Description: ...They may also have some space for tents. If a site is primarily for tents, it should be tagged as tourism=camp_site

Tag:tourism=camp_site

Description: A campsite or campground is an area, usually divided into a number of pitches, where people can camp overnight using tents or camper vans or caravans.

It seems to be a difference in tagging.



This a photo of a campsite. (see http://wiki.openstreetmap.org/wiki/Tag:tourism%3Dcamp_site)

A lot of this sites are tagged in the UK as caravan site.

Re: Cycling Santander to Granada via the Portuguese Coast.

19 June 2014 - 3:30pm
Hi I have been pondering a similar route to yours myself, My dad is from Ortiguiera which is a small coastal town you would likely pass through on such a route, I have visited the galician region many times and can tell you it is quite hilly and covered in eucalyptus forest however it is very beautiful with many interesting sites and features, If I were to get round to doing this route I would be inclined to venture a bit further inland, there is a national park area called the Fragas do Eume which i have briefly visited but is very picturesque and certainly worth exploring more, also the city of Coruna has sights such as the Torre de Hercules and several interesting museums. I would love to here of you experiences when you have completed your tour,
Tony L

Re: New Route Planner

19 June 2014 - 3:19pm
Richard,

Somewhere you wrote that there are also campsites on the map. But a lot are missing.

I looked at the map of my own surroundings in The Netherlands. And there are a lot of campsites.

The difference is the tagging in OSM.
"Campsite" is renderderd in your map, but "Caravan Site" is not.

And I know a lot of 'caravan parks' are accepting tents.

I think there is some work to do for the English OSM-community.

In the next 4 weeks I will start the work.
Newcastle-Shetlands and back.

Re: Touring Destination Trivia

19 June 2014 - 1:41pm
Had mid 30's in late August and low 20's in October so don't see why not!

Re: CTC Insurance

19 June 2014 - 12:06pm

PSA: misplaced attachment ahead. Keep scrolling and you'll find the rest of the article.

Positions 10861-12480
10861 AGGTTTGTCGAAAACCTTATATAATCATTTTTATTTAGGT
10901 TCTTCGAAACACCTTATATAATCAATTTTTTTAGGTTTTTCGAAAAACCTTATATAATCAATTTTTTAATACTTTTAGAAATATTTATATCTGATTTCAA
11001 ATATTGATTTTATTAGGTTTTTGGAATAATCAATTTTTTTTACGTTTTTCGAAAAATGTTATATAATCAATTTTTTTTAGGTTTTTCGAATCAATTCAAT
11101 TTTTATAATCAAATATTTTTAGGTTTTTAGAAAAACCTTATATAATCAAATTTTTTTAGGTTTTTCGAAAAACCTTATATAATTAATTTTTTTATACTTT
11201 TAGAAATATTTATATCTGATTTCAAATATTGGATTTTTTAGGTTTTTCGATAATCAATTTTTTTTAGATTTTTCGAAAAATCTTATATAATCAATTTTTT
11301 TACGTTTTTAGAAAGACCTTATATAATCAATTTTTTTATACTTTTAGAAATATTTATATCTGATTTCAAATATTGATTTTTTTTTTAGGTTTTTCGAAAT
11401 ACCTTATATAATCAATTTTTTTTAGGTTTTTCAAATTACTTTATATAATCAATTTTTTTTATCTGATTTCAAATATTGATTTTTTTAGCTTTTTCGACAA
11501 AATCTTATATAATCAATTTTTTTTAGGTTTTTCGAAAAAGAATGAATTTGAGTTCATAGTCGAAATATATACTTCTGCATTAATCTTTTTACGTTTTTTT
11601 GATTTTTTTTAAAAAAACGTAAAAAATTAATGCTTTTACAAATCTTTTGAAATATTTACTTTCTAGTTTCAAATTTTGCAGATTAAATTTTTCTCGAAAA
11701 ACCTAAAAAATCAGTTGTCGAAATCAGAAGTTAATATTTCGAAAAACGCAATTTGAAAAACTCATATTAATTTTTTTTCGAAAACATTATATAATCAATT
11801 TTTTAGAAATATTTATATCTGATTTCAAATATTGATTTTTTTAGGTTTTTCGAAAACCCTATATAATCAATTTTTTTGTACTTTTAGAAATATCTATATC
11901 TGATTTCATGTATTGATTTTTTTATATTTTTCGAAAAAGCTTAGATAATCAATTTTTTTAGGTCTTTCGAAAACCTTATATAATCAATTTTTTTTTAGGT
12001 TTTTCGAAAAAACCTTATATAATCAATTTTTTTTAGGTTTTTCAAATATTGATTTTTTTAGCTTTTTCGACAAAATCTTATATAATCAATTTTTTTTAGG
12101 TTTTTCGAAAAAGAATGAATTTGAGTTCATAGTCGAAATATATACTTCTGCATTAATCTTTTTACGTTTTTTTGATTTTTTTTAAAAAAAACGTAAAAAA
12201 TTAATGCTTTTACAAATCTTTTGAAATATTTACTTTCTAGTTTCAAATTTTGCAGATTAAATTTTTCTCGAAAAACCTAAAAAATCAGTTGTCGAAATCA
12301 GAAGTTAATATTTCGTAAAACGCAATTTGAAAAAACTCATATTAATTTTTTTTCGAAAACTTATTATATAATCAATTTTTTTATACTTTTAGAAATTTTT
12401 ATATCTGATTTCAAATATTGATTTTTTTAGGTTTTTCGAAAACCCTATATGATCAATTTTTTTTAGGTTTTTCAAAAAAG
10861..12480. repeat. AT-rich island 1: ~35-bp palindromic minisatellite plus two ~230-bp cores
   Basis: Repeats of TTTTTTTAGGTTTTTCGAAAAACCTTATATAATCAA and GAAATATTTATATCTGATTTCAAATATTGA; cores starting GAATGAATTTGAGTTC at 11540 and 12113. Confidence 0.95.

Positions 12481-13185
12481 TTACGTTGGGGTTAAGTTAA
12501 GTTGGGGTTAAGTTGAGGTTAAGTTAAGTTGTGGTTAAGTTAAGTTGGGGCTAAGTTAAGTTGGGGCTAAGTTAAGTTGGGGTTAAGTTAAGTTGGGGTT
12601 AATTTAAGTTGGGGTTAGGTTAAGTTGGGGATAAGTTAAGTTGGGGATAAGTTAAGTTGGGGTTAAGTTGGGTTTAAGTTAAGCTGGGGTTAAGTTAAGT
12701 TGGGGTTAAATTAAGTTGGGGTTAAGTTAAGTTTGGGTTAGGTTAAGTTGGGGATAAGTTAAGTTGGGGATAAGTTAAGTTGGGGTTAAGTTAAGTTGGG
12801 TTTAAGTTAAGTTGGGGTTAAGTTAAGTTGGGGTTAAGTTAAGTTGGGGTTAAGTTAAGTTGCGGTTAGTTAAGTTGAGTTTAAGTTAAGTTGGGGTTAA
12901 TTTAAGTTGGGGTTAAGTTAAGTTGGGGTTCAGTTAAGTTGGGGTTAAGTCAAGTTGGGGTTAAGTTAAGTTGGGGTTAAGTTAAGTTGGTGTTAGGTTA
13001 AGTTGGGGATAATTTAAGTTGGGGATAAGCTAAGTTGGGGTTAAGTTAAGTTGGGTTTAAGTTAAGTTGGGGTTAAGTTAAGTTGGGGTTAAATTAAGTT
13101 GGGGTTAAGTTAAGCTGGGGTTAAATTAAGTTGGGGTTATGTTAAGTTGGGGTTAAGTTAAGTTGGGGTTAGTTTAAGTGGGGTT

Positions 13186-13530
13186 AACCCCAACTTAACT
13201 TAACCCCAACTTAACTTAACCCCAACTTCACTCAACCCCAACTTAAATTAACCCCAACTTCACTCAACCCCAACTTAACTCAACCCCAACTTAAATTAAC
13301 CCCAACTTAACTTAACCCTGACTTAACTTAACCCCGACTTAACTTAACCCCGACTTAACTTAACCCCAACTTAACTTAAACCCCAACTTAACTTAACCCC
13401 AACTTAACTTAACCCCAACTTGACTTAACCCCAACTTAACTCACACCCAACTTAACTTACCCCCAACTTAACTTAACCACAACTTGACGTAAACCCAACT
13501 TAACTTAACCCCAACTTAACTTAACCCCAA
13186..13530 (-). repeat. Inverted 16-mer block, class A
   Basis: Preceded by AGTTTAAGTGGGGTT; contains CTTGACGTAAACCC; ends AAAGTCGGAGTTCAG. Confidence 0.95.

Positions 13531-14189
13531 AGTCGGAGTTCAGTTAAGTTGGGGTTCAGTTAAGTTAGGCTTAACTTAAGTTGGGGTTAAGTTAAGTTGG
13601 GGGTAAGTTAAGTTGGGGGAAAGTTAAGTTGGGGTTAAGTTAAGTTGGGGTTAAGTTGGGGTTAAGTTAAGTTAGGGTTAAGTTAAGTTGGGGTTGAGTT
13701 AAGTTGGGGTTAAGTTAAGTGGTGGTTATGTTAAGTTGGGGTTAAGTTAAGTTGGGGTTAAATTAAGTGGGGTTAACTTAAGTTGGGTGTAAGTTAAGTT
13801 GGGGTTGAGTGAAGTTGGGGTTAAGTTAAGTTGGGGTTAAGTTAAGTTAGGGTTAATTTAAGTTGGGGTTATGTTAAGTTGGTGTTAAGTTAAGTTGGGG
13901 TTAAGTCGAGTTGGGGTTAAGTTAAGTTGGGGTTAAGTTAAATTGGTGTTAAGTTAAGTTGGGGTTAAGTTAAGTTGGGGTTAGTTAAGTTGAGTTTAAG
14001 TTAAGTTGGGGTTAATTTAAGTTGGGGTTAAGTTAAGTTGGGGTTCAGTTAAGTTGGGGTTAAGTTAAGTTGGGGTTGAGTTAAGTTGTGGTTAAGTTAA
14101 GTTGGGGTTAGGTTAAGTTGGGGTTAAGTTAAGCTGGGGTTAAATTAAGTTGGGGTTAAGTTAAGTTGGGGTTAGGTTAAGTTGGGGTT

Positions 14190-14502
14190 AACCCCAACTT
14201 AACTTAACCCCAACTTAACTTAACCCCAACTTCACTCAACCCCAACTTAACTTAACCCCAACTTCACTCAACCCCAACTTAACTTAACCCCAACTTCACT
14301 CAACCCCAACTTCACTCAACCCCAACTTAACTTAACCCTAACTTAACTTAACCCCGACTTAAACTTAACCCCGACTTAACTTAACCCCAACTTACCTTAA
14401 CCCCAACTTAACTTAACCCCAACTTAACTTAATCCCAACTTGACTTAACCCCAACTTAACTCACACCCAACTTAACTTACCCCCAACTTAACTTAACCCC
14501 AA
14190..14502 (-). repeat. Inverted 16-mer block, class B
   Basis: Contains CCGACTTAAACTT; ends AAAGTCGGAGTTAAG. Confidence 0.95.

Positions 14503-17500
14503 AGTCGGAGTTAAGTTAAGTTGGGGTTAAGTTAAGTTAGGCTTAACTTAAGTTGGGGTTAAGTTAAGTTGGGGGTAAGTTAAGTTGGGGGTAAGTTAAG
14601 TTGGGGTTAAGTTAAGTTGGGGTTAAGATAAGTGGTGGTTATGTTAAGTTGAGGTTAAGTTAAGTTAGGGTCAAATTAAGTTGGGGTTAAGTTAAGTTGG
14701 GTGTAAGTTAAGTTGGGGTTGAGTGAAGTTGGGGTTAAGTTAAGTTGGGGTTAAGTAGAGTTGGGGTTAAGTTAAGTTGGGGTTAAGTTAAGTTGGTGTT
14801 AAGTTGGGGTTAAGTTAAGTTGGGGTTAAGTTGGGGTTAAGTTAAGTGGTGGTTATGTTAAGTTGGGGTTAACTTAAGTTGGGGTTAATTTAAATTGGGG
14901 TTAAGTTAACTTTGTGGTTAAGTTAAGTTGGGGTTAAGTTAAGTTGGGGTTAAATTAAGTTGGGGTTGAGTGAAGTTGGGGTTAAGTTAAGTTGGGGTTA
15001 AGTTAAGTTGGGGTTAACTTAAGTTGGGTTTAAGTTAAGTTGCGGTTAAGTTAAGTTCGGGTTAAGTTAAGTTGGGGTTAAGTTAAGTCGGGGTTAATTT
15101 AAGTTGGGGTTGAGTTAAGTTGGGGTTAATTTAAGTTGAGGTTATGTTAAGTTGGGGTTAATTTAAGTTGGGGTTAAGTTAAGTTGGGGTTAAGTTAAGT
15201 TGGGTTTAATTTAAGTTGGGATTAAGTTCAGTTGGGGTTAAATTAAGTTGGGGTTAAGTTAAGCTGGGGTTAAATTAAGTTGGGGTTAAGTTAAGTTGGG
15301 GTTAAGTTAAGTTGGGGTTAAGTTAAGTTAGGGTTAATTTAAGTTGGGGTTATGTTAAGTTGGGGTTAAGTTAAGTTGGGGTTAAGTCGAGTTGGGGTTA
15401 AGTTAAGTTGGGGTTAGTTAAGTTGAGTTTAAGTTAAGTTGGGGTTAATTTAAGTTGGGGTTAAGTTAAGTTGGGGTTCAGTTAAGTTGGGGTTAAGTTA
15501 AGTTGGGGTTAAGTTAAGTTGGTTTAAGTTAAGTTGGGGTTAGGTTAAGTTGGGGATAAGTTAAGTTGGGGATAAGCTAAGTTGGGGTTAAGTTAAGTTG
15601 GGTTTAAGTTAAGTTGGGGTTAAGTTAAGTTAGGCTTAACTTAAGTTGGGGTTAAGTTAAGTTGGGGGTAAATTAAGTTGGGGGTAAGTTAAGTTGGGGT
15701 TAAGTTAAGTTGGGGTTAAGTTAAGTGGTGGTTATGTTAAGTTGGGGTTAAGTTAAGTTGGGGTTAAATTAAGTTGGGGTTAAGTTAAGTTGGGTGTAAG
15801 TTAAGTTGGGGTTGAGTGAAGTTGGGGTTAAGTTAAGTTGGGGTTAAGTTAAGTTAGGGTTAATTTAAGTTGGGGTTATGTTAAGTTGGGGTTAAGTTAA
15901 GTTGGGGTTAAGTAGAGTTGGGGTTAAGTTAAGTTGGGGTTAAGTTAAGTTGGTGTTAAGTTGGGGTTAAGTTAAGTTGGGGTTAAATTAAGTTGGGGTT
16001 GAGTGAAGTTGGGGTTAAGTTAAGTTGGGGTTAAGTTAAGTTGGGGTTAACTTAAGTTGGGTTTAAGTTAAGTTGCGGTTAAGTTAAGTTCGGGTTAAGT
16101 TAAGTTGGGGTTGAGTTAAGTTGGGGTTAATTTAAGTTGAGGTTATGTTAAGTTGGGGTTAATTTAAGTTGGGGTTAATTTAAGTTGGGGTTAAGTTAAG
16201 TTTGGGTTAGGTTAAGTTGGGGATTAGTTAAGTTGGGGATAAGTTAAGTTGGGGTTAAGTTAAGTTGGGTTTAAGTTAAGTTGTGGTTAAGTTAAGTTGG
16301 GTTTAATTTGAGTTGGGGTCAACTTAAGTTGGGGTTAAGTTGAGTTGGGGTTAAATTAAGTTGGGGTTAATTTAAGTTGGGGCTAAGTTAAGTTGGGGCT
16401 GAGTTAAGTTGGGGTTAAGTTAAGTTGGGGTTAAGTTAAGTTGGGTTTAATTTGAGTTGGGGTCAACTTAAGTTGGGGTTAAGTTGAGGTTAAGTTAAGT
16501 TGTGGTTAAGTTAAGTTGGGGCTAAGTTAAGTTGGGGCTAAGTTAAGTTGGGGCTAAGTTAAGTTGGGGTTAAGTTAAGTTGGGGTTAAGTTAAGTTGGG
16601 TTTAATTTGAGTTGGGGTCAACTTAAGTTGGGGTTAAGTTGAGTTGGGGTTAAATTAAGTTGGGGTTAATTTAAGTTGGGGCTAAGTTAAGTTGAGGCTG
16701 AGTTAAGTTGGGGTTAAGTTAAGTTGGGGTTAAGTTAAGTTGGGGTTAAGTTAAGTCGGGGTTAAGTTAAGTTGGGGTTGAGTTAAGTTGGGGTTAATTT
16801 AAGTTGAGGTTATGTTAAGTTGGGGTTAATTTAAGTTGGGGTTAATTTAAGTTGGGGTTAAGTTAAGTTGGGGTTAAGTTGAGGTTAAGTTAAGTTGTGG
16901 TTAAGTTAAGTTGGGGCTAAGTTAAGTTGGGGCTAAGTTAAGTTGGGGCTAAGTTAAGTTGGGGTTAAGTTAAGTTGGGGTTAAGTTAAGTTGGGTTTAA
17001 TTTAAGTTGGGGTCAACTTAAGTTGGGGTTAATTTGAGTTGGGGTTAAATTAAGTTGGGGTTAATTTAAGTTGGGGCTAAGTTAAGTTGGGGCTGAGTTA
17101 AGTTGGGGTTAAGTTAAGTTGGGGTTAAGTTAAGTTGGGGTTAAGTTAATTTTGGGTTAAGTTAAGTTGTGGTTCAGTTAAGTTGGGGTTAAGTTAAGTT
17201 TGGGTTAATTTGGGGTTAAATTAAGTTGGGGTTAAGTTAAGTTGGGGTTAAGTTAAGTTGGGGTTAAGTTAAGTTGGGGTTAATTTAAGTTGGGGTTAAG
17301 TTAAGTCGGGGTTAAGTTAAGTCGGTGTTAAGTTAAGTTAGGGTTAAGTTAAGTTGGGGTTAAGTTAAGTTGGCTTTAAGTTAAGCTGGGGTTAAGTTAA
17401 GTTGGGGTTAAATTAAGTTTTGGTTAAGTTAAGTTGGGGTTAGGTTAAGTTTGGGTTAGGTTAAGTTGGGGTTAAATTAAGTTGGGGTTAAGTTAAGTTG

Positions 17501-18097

pal wrote:Co-op contents insurance (and I think some others -- perhaps M&S?) has a limit of up to £1000 per bike, and covers them for up to 60 days overseas. There are some restrictions on how long you can leave a bike locked up in a public place (from memory: 12 hours generally; 24 hours at train stations), but generally the rules are fairly reasonable. The downside is that the insurance itself isn't cheap (though cheaper than the specialist stand-alone bike insurance packages, in my experience).
That's basically right, but to be clear because I've got it handy: it's part of the "Unspecified Personal Possessions" of the co-op home insurance, rather than the contents part. Depending on what other personal possessions you want to include on your policy (and most people have some I think), the co-op often isn't a bad price AFAICT and the marginal cost of also adding cycles is much smaller. I couldn't find anything about 12/24hour limits in the co-op one but I've heard that before and this is clearly a home policy, so if it the bike's arguably normally kept at a station or something like that (rather than parked there as part of a journey), I'd expect problems trying to claim.

I've been through my paper copy of the co-operative insurance current policy and the booklet of changes and as far as I can tell, this is the full wording as it applies to cycles:
  • What is insured ... We will not pay in respect of any one event more than the Total Sum Insured on Unspecified Personal Possessions shown in the Policy Details, less the Excess specified in the Claims Settlement Provisions of this Section, subject to the following monetary limits ... £1,000 for any one pedal cycle.